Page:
When it comes to practitioner inquiry or “action research,” Dana and others at the College of Education know that they are onto something special – something that’s transforming teacher practice and boosting student achievement.

“Teacher inquiry is a very personal process,” Dana says. “Teachers are engaging in inquiry because they care really deeply about the learners in their classroom, and they desperately want to do anything they can to be successful in the teaching of all learners and to meet their varied needs.”

SOURCE: Nancy Dana,
WRITER: Larry Lansford, director, News & Communications, UF College of Education,



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Researcher-author on teacher ‘inquiry’ tapped for elite UF professorship

University of Florida education professor and best-selling author Nancy Fichtman Dana, recognized nationally for her research and books on novel strategies in school reform and professional development for educators, has been named a UF Research Foundation Professor for 2012-2015.

Dana, a professor in the College of Education’s School of Teaching and Learning, is one of 33 UF faculty scholars selected for the prestigious posts. The University of Florida Research Foundation awards the professorships annually to tenured faculty who have a distinguished record of research and a strong research agenda that is likely to lead to continuing distinction in their fields. The three-year award includes a $5,000 annual salary supplement and a one-time $3,000 grant to support their research.

Dana is one of the nation’s top scholars in the field of “practitioner inquiry” or action research, a novel approach to professional development for teachers, principals and other school administrators.  The process involves educators assessing their own practices, and then sharing what they learn with their peers to foster “whole school” improvement and enhanced student learning.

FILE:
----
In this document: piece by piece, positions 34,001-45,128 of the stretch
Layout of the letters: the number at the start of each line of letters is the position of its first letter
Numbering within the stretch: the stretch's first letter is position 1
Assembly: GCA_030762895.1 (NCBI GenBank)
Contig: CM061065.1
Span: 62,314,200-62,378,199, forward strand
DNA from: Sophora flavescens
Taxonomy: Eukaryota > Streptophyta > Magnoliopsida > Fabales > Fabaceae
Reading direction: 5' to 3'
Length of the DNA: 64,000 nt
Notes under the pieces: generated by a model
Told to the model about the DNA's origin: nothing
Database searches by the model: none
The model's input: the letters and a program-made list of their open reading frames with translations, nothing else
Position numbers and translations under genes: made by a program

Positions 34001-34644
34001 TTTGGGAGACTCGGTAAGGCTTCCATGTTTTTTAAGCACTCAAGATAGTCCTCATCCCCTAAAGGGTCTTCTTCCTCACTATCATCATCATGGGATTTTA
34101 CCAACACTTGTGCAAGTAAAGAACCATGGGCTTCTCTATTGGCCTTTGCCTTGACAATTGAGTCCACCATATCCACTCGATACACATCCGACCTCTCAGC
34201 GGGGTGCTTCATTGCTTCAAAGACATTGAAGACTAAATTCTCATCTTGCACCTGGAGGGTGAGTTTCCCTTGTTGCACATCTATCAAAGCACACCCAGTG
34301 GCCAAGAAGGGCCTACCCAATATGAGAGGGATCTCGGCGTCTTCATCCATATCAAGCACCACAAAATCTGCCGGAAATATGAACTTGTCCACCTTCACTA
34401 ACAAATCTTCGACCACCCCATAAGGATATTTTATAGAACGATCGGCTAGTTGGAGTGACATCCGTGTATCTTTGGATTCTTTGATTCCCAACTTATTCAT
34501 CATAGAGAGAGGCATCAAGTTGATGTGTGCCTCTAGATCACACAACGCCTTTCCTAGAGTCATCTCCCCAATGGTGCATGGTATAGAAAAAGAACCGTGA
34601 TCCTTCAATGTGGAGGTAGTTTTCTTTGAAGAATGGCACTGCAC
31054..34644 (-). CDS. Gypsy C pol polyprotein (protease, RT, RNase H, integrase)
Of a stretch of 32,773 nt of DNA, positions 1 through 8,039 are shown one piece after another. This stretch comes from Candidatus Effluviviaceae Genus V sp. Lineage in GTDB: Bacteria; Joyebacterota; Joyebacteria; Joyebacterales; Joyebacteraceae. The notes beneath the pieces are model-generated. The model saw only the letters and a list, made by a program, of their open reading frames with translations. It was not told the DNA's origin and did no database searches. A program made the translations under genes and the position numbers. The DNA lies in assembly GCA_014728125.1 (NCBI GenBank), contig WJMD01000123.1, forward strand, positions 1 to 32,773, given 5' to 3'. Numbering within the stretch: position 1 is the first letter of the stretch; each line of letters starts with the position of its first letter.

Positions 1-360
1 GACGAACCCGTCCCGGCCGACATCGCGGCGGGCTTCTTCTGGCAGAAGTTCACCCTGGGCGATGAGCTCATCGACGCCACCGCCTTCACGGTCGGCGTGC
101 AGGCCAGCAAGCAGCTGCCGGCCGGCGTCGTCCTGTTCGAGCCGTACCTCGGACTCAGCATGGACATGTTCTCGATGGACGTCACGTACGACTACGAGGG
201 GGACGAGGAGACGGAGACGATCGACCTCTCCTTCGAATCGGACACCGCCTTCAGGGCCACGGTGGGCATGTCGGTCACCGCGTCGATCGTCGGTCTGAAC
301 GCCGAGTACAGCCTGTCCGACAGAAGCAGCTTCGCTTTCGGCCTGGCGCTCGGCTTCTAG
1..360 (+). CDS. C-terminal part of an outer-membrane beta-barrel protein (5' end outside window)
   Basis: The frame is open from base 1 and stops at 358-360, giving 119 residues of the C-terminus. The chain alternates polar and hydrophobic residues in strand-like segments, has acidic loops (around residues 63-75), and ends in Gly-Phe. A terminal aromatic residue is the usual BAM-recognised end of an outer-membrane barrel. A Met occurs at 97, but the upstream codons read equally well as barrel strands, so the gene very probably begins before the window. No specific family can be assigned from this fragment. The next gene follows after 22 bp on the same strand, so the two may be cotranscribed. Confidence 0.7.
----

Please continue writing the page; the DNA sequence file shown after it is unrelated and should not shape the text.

“Teachers are in the best position to identify problems in the classroom and find workable solutions. Rather than having outsiders come to schools and tell them how to fix their problems, we’re encouraging schools to take charge of their own professional development,” Dana said. “We coach them on becoming more reflective, analytical and critical of their own teaching, and then taking action to improve their classroom practices.”

“This self-reflecting and sharing process,” she adds, “allows schools to improve from within.”

Dana has coached the action research of thousands of educators from school districts across the state and nation, and has published eight books and more than 50 journal articles and book chapters on teacher and principal professional development and practitioner inquiry.

Two of her books—guides to classroom research and coaching inquiry-based learning communities in schools, respectively—were best sellers. The latter was chosen 2008 Book of the Year by the National Staff Development Council.  She recently published an electronic version of her 2010 book, “Powerful Professional Development: Building Expertise Within the Four Walls of Your School.”

Her publisher, Corwin Press, has an author’s website for Dana at:

Dana’s research on practitioner inquiry forms the core of the college’s innovative, on-the-job Teacher Leadership for School Improvement graduate degree program, which the Association of Teacher Educators cited as the 2011 Distinguished Program in Teacher Education.

“Dr. Dana is an exceptionally productive scholar and she continues to probe the possibilities and impact of practitioner inquiry, extending her work to special education teachers and the use of the latest Web technologies,” said Elizabeth Bondy, director of UF’s School of Teaching and Learning.

Dana is working with UF education colleagues Cynthia Griffin (in special education) and Stephen Pape (mathematics education) to develop and evaluate an extensive online professional development program for third through fifth grade teachers focused on the teaching and learning of math. Their work is funded by a $1.5 million grant from the federal Institute of Education Sciences.

Dana has a doctorate in elementary education from Florida State and master’s and bachelor’s degrees from State University of New York at Oswego. In 2009, the New York Association of Colleges for Teacher Education and the New York Association of Teacher Educators dually presented Dana with the New York Teacher Impact Award.

Dana joined UF’s education faculty from Penn State in 2003 and directed UF’s Center for School Improvement through 2010.  She received the national ATE organization’s Distinguished Research in Teacher Education Award in 2005.

More recently, she has helped the college’s Lastinger Center for Learning redesign professional development programs for several Florida school districts, with practitioner inquiry at the core.

She said her future research activities will focus on gauging the effectiveness of practitioner inquiry on K-12 virtual school educators, and on helping general and special education teachers use action research to meet the mathematical learning needs of all students, including those with disabilities.



   SOURCE: Nancy Dana, professor, UF College of Education,; 352-273-4204

   WRITER: Larry Lansford, director, news and communications, UF College of Education;; 352-273-4137